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    Nabati Cave, Nodushan Village, Yazd, Iran

    Iran - Nabati Cave, Nodushan Village, Yazd, Iran


    Nabati Cave is located 60 km northwest of Taft city and near Nodushan historical and beautiful village. In this beautiful cave, columns of stalagmites and stalactites and natural shrines as well as cauliflower crystals in different corridors are created.

    The Bride of Yazd, as it is so often referred to as, the Nabati Cave is an unexpectedly beautiful Eco-tourism destination in Iran, with slow-growing crystals and formations in its intertwining interior.

    Two entrances lead into the Nabati Cave; one natural and the other newly made. The Cave’s natural entryway is around 1.5 meter opening with a 3-meter drop. Of course, there is a ladder in place to assist visitors to get down; however, the other hand-dug entrance is easier to enter through.

    After entering into the cave and passing the initial slope, travelers will arrive at a three-way. The left path will steeply lead the cave’s visitors to a drinkable-water spring, some 19 meters deep underground.

    The path on the right slope down into a wider chamber-area and the direct path, being the cave’s main route, leads tourists around a big stalagmite formation to another hall, named ‘chamber 1’.

    This chamber, again, splits into two paths. On the right, hollowed cavities lead down a corridor which end up on top of the second hall, ‘chamber 2’.

    To enter the left pathway, visitors must crouch to get through that small opening to get to chamber 2. Through the second chamber, explorers are then faced with another two-way! Take the right path and you will travel through a corridor with beautiful open-chambers on either sides.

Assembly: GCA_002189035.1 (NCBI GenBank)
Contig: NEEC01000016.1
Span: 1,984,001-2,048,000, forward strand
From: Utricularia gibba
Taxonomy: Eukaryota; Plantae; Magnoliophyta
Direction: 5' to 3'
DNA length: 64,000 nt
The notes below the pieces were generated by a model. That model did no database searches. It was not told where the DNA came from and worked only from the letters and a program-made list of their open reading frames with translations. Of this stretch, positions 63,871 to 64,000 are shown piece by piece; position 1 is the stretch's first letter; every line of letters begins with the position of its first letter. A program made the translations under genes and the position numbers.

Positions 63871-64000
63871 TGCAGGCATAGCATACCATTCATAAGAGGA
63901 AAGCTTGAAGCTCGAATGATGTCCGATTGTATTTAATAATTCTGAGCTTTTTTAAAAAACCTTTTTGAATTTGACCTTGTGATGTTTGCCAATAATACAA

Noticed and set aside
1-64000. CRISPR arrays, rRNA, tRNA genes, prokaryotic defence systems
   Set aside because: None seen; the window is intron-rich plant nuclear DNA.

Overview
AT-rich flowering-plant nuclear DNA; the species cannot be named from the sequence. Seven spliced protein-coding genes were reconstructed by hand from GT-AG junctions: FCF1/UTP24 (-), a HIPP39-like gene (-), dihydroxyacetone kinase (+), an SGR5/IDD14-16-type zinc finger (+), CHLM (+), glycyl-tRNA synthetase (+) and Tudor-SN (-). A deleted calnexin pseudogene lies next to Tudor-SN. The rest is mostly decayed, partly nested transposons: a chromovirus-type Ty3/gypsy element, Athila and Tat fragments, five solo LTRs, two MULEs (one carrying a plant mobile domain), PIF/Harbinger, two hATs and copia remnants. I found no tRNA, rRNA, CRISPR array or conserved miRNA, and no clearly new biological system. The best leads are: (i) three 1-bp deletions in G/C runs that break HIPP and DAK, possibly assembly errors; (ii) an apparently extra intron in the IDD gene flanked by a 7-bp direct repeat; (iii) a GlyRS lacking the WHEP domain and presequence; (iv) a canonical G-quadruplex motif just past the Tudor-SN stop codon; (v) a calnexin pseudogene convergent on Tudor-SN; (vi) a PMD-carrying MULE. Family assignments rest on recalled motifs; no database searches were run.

Take the left route and you’ll reach the third and final chamber. This room is divided into two separate areas by a big rock formation in the center.

    Some of the less adventurous travelers will be happy to hear that Nabati Cave, being aesthetically pleasing, is not a very big or difficult cave to venture through. Although there is no need to use flagging tape or ropes for finding the way back out, some visitors may choose to use them for ease of mind!

    Often referred to as the ‘Bride of Yazd’ because of its beautiful white crystal build up, the Nabati Cave is considered to be an ‘active’ cave.

    All throughout the crystalline pathways, the sound of trickling water can be heard. Slowly but surely, the sediment heavy water consistently builds upon itself, creating more and bigger crystals and stalactites.

    Notes & Recommendations:

    - Nabati Cave is located 150 meters high up a mountain. Reaching it will require a short but sweet hike of about 30 minutes. Not an intense endeavor, but also might not be as comfortable as your stroll through Yazd’s streets. After all, we did say eco-tourism.

    - If you’re going with a guided tour, you won’t have to worry, but if you’re venturing out here by yourself with some friends, make sure to bring adequate lighting with you, such as headlamps and flashlights! Safe Travels.

    About Us

    The word Persia gives the image of a magical and mysterious land of far away and long ago, of ancient monuments and beautiful works of art – carpets, tiles, fine ceramics and miniatures. It also reminds us of legendary and tragic love stories and epic poems about great wars. And Persia is indeed a world ancient and contemporary, a bridge between heaven and earth. We want to show you around. Discover things to do on your next trip to Iran and plan a trip of your lifetime. Yes, it is that easy! This website gives you the tools to plan your trip to Iran: detailed information on destinations; inspiring ideas on what to see and do in each city; where to stay; where to eat; travel guides and let’s say everything you need so you can dream up a trip to Iran.